Medical science has advanced considerably particularly in the last decade. These advances have greatly improved our understanding of the course of the stone disease and the management of this ailment has undergone revolutionary changes. This knowledge has further been helpful in the prevention and treatment of stone disease.
Various factors play a role in the formation of kidney stones in a susceptible individual. These factors are diet, water intake, urinary output, climate, occupation, and heredity, radical, and family background.
- Diet- Ingestion of excessive amounts of calcium, oxalates, purines (uric acid), phosphates, and other elements often results in excessive excretion of these components in the urine. The stone formation can be precipitated by a high intake of calcium in the form of milk, ice creams, cheese, chocolates, cocoa, calcium-containing drugs, or vitamin D.
- Water Intake and Urinary Output- It has been well established that increased water intake and increased urinary output decrease the incidence of urinary stones in patients predisposed to the disease.
- Climate- High environmental temperature increases sweating, which may result in increased concentration of urine. This hyper concentration may contribute to stone formation.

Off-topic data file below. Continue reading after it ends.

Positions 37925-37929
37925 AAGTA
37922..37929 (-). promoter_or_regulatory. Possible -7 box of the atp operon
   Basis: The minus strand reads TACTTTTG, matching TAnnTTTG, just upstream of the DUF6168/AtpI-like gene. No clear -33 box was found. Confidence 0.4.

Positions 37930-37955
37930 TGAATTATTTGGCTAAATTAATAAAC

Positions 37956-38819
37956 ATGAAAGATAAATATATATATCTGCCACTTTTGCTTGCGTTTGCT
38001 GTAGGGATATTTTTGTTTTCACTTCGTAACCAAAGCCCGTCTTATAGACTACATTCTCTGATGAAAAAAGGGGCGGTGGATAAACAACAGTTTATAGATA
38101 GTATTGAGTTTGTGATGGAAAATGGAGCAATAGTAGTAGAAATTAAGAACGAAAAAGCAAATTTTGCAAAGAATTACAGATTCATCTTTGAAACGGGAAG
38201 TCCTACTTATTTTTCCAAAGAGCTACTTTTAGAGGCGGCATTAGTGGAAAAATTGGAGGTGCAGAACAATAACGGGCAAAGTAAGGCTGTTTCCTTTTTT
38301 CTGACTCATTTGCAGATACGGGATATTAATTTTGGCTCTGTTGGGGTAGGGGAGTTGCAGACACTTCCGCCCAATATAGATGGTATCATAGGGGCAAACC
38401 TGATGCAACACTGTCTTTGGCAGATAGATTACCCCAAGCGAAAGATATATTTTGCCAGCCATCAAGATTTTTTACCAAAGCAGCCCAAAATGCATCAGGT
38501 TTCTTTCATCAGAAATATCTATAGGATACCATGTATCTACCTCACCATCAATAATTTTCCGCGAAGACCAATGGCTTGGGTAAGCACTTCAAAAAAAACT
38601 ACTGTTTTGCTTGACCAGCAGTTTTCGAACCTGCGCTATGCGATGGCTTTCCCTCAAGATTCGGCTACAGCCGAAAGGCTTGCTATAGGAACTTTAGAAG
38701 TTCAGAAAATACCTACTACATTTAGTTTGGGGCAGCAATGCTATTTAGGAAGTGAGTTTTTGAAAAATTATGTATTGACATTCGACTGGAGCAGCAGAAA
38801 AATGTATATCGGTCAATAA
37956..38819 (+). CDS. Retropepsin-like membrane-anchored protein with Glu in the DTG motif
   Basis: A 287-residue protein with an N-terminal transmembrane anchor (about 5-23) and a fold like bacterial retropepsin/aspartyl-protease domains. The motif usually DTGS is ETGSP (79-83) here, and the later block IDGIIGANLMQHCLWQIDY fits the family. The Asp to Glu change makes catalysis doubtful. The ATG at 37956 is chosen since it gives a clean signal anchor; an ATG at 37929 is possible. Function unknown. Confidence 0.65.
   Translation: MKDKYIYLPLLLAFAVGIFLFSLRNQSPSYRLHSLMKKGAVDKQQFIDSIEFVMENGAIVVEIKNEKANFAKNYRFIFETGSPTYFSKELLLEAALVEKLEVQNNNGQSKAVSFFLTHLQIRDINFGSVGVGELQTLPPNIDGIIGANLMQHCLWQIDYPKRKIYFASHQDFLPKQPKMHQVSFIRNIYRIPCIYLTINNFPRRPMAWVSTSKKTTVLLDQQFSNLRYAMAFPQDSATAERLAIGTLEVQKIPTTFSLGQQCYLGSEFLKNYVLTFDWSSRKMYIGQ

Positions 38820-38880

- Occupation- The stone disease is more likely to be found in individuals with sedentary occupations like professionals and managerial class rather than unskilled and partly skilled laborers.
- Genetic Disorders- Like Gout, Cystinuria, primary Oxaluria, metabolic disorders like a bowl, endocrine, and kidney problems that increase blood and urine calcium and oxalates can promote the tendency for stone formation. Other rarer conditions like rickets, hyperparathyroidism, and demineralization of bone may lead to stone formation.
- Obstruction and Infection- Due to stricture or enlarged prostate may cause stagnation of urine leading to stone formation. Chronic infection in the kidney may also allow stone formation around the debris in the urine.
In stone belts, where the disease is endemic, it is the hot dry climate and the high content of calcium in the hard water and in the food grown in the soil that leads to stone formation. In areas where this disease is not endemic, in most cases, no cause can be detected and it may be the tendency of the kidneys in the individual to form urine of high calcium or urate content. In some, it may be due to a period of negligence in the intake of adequate fluids worsened by excessive sweating.